Communication
As with other screens, it is important to communicate that the screen is being set. With back screens (and most screens), the communication is primarily for the cutter and secondarily for the ball handler.  With a pin screen, these priorities are reversed.  With a pin screen, the cutter has very little work to do. A pin screen could be set for them, without them knowing, and it could still be effective.  Likewise, since they are away from the ball, they are likely to see the pin screen being set for them in their line of vision to the ball.

As a result, the communication in the pin screen situation is primarily for the ball handler. The ball handler is likely evaluating their options on the ball side of the court first. This is what they should do. However, a pin screen attacks the weak side of the defense.  A screeners’ communication that a pin screen is being set helps draw the attention from the ball handler to the weak side of the floor. This doesn’t mean that the offensive player will be open or that the pass should be thrown, but merely, that the screen is being set. It is still up to the ball handler to make a good decision.

Screening Angle
The screening angle for a pin screen is pretty straightforward.  The screen should be set on the defender to keep them in help side position for as long as possible.  In most cases, the backside of the screener will face the sideline, although if the ball is at the top, the screener’s angle may be more toward the baseline or the corner.

Using the Screen
This screen is probably the easiest screen to use for a cutter.  All they have to do is line up with the screener and the ball. In some situations, even this isn’t necessary.  It’s possible that the screener has done a great job of setting the screen and the offensive player doesn’t have to move at all.

Shaping Up
While a back screen can open opportunities for a player to get an open outside shot, the pin screen can create opportunities to get the ball inside. Primarily this occurs when the skip pass is made and the screener opens up to the ball.  As the defense chases out to closeout on the pass, the screener almost always has an advantage to post position on any defender.  It is just a matter of them finding a body and owning that position.  Post position can also be achieved before the pass is made if the weak side defender tries to anticipate the screen.  The screener can seal this defender out of the lane and look for the ball.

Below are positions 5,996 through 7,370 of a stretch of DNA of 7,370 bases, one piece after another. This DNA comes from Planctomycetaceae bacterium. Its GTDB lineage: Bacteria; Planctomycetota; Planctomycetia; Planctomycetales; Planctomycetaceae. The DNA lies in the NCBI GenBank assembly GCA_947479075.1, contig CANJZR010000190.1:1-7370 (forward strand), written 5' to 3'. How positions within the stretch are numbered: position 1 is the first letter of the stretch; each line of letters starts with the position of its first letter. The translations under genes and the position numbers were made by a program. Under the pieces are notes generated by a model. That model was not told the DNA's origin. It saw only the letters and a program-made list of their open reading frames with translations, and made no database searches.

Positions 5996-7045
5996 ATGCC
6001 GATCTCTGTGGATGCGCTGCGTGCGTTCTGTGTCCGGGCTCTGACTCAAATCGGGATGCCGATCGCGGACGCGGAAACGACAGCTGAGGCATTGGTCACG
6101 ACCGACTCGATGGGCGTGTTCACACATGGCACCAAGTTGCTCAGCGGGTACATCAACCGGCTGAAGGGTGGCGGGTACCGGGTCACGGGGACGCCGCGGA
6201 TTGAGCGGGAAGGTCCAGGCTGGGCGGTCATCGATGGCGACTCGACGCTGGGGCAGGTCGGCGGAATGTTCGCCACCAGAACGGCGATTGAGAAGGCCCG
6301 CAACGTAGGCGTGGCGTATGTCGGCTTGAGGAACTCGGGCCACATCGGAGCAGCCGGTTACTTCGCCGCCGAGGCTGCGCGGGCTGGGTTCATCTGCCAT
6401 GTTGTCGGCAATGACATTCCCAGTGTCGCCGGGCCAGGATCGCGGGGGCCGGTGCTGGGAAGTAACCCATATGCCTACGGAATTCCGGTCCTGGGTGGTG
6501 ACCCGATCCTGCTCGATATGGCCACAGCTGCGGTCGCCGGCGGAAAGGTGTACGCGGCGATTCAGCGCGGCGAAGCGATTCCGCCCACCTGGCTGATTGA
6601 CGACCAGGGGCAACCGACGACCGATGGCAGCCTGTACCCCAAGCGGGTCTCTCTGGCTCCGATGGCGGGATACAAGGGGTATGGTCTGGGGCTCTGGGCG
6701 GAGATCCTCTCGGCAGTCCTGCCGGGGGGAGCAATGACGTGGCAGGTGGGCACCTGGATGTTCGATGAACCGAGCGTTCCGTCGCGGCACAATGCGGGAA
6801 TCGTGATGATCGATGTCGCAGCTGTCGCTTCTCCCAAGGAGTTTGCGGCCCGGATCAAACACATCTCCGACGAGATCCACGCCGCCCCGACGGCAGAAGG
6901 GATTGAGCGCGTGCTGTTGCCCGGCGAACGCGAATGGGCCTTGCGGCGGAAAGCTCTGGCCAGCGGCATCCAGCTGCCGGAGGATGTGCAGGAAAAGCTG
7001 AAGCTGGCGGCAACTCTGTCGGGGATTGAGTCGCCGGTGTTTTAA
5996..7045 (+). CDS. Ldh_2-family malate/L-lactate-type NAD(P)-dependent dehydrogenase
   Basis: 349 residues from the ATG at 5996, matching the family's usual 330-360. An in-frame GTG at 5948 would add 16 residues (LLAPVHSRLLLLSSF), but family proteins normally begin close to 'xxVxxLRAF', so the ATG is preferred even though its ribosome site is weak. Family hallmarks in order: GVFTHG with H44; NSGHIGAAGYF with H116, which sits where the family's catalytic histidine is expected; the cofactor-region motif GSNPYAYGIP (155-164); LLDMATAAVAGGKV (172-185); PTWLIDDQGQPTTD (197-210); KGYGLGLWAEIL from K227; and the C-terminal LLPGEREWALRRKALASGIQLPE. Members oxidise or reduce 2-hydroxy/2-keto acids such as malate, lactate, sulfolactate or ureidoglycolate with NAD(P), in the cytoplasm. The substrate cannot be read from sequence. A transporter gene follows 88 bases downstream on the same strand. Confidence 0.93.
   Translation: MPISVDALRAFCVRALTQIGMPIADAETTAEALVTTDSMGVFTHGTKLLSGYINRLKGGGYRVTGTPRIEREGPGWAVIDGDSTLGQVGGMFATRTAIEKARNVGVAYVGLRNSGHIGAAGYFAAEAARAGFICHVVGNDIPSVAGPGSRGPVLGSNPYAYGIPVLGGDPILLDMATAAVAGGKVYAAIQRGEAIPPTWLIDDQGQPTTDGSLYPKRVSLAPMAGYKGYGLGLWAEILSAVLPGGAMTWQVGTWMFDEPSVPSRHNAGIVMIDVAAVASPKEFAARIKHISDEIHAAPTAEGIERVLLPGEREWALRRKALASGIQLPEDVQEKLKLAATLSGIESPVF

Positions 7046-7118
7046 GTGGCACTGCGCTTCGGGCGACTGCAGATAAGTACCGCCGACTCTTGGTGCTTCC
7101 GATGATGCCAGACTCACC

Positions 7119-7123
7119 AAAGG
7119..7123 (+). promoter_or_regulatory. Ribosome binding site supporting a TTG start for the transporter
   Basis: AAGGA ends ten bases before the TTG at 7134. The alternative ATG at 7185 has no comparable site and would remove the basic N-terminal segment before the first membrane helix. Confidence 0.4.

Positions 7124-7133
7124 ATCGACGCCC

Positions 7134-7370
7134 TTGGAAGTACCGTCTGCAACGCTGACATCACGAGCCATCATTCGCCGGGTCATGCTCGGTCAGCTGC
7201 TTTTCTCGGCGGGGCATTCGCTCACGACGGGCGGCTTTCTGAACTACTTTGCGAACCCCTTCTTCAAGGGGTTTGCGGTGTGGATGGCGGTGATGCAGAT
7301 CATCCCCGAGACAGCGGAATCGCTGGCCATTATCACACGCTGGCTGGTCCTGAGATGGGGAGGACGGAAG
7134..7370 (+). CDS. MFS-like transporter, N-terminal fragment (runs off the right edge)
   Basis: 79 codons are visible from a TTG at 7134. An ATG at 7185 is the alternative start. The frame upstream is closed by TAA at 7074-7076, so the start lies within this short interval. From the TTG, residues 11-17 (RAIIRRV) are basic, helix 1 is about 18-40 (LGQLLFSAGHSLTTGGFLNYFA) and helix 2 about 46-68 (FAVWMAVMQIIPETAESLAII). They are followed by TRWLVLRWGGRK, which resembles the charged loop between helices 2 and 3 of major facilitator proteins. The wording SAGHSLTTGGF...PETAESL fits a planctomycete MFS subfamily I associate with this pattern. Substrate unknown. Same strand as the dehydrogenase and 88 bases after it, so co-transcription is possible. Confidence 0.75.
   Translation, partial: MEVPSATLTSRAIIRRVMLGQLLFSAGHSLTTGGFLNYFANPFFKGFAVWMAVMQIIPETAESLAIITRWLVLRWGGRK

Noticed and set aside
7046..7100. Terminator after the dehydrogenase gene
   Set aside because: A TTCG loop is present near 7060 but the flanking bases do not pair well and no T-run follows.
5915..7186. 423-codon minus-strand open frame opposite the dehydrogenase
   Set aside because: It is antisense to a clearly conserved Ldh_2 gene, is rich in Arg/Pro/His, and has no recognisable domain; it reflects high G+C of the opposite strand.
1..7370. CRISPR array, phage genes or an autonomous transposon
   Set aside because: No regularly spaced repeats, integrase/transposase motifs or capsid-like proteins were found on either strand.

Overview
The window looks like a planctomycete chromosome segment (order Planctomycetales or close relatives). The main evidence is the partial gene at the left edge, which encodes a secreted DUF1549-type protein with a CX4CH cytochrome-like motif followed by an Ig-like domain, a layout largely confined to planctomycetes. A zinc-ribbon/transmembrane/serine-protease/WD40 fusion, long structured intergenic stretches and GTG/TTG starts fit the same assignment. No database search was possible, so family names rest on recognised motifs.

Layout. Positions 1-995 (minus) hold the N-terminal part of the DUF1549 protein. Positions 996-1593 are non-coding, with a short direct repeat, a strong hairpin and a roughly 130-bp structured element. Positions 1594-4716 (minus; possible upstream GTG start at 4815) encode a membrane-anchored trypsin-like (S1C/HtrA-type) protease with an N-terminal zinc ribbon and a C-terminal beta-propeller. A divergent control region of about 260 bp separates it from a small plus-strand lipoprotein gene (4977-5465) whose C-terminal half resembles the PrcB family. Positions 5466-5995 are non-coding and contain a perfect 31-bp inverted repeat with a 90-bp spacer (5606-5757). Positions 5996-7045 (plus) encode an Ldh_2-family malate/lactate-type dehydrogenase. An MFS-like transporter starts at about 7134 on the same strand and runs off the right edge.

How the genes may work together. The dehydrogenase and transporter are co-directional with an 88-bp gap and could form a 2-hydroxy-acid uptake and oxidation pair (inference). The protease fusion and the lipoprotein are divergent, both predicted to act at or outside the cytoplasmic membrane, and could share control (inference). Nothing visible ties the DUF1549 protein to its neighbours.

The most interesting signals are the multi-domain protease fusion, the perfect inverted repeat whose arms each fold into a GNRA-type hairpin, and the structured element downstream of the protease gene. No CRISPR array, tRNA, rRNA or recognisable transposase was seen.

Pin Screen: Description

This entry is part 9 of 13 in the series Next Best Actions

The Pin Screen creates offensive advantages in a variety of situations.  It is a screen set on a player in a help position to keep them in help position and open a passing lane to that defender’s player.  Any cutter can set a pin screen. They can also be set by post players. They can be set at a variety of angles and in a variety of locations. Since this series is focused on NBA’s, we will focus on setting the Pin Screen as a NBA.  We will discuss this again when we talk about Post Screening options.

Pin screens are best set on the defender closest to the ball in help.  The goal in setting a pin screen is to delay the defender’s closeout on a skip pass.  Over time, this may draw the defender out of help position or create mismatches as defenses adjust to defend this screen.

We’ll look first at Pin Screens set by cutters.

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Here 1 passes and cuts to the basket.  Instead of filling out, they see that 4’s defender is in help position in the lane.  They decide to stop and “Pin” in the defender.  Remember from the pass and cut layer, players have to fill spots that are one pass away from the ball.  In this case, 4 fills the open spot, but is not required to.  When 1 sets the pin screen on 4’s defender, 4 goes back to their original position, inline with 1 and the ball handler (2).
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Keep in mind 2 does not have to make this pass.  It is just an option.  If 2 does not make the pass, 1 again becomes a “cutter” and can execute another NBA or 1 can just fill out to the perimeter.  For the sake of the discussion, let’s assume 2 makes the pass to 4.  1 would immediately open up to the ball and look for the ball. If they were to receive a pass, the passer would Laker Cut.  If they do not receive the ball, they again become a “cutter” and able to execute another NBA.

In the diagram above, they do not receive the ball and begin to fill out to the other side. On the way, they recognize another defender in help position.  1 turns and sets another pin screen on this defender.  This could be 2’s defender or 5’s defender.  Either are options.